glenn criddle | cynical celluloid | dec. 2019
As 2019 draws to a close, it's once again time for the awards that are so heavily respected and feared by the industry that they never ever mention them. So, let's sort the present stuffed stockings from the over-sized sweaty socks.
The Sneaky Sherry Award: “Once Upon a Time in Hollywood"
It's a story about the dark side of Hollywood told with the enthusiasm that makes people want to be a part of it. Taking historical figures and events and twisting them into a smart and snappy fairytale of sorts, complete with a happy ending (in a Tarantino way). The expectations you have from the familiar builds tension and investment with a pay-off that's satisfying in a way that's supplied not just by the cathartic violence but by injecting some justice for characters that we get to know and like. While I'd often decry historical revisionism, here it feels devoid of cynicism, done for honest and good reasons and it doesn't pretend to be a true story. It's exactly what the title suggests, a fairy tale, and it's a fun ride from start to finish, all powered by Tarantino's huge talent for dialogue and characterization.
The Rotten Brussels Sprout Award: “Rambo Last Blood"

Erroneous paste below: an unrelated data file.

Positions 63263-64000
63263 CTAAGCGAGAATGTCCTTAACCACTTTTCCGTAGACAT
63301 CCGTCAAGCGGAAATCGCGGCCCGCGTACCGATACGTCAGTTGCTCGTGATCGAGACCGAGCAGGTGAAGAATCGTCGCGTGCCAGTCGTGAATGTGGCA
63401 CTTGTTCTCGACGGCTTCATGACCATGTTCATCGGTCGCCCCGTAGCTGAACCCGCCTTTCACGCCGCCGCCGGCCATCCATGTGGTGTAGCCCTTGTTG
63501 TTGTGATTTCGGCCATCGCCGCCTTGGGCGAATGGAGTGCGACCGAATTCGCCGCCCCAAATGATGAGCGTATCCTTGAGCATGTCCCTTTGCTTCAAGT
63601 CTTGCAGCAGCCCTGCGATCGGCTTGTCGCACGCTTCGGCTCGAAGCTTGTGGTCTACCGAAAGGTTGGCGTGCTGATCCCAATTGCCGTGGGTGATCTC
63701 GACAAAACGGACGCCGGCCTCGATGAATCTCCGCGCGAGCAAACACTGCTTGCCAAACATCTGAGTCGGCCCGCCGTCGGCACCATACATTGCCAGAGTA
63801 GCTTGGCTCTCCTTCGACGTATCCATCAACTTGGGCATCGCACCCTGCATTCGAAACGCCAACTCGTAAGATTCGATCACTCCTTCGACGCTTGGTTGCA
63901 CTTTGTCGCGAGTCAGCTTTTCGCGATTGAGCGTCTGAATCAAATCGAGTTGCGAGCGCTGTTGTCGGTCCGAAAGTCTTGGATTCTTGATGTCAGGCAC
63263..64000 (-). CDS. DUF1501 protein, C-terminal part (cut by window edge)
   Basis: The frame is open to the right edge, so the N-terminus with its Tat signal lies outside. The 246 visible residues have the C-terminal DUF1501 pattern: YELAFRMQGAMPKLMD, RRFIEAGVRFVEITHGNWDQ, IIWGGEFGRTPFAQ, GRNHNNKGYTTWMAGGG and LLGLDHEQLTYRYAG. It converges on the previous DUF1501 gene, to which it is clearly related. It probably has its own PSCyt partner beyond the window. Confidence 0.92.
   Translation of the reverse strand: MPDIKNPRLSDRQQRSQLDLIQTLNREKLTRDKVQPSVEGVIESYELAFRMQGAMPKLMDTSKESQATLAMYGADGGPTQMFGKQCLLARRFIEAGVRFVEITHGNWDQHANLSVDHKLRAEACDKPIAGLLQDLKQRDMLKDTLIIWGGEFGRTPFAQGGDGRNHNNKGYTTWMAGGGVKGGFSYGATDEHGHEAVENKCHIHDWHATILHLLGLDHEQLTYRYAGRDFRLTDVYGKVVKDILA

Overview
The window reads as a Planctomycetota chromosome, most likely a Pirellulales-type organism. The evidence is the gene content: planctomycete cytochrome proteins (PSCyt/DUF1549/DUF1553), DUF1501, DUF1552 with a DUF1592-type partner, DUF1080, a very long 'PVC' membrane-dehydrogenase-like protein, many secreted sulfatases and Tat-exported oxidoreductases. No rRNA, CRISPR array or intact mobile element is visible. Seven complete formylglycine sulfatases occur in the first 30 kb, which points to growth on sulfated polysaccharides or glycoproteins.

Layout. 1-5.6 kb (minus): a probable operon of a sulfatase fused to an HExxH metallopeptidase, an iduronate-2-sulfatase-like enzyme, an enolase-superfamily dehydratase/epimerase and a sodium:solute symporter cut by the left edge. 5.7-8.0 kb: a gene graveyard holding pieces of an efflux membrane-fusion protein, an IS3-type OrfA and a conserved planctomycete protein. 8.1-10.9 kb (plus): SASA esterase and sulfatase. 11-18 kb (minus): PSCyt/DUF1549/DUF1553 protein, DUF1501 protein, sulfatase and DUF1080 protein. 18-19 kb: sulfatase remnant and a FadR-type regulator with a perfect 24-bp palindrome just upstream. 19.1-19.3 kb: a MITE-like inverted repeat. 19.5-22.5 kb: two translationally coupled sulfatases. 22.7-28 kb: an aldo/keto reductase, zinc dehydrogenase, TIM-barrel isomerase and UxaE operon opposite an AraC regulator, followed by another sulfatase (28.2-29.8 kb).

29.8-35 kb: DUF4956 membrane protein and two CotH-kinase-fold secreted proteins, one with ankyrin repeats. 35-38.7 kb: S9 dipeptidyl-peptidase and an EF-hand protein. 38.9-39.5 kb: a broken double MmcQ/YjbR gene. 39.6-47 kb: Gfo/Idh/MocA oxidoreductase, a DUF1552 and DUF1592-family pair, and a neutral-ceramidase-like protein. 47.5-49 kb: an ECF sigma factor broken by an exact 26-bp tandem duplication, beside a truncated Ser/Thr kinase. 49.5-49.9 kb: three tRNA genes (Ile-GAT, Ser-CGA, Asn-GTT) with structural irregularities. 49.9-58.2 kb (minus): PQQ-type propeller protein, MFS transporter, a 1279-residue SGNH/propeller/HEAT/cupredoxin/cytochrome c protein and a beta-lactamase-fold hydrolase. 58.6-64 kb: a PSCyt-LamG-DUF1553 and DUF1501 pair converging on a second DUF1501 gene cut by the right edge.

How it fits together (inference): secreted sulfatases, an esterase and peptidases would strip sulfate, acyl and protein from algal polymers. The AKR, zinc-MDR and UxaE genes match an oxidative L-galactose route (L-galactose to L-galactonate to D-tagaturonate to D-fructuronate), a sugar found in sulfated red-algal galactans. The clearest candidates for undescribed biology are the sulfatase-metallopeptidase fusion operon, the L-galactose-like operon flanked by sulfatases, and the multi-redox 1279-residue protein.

The award for all that's nasty is back and so is John Rambo. Ranking as the most disappointing film of the year for me, despite my modest expectations, Last Blood is a film that throws out the desire for a good story or character study in favor of taking all the worst elements of a variable series and doubles down with some of the worst writing I've seen outside of the lowest budget exploitation. I enjoyed Rambo 4 but this? This is one of the worst send-offs I've sat through in a very long time. It's soulless, politically dubious and running with three blown out tires.
The 'Fortune Telling Fish' Award: “Shazam!"
The UK's favorite cracker prize is a simple piece of plastic that has an odd ability to amuse despite being a ridiculously simple thing. “Shazam!" has similar qualities of being a straight forward piece of entertainment that is surprisingly enjoyable considering the universe it comes from. Concentrating on a solid character study of Billy Batson and taking care with the supporting characters, it's only real let down is the fairly two dimensional bad guy. It's not enough to bring it down, though; it's all good fun with a solid sense of humor and doesn't shy away from getting dark when it feels the need. I take it as a sign of better things coming from the troubled DECU as it struggles with course correction and most importantly it's the beginnings of a solid rival to the MCU, something they need to keep them honest in their move into Phase 4, post “Avengers: End Game."
The Hideously Drunk Santa Award: “All the reboots" (Disney live action, MIB Int., Terminator:DF)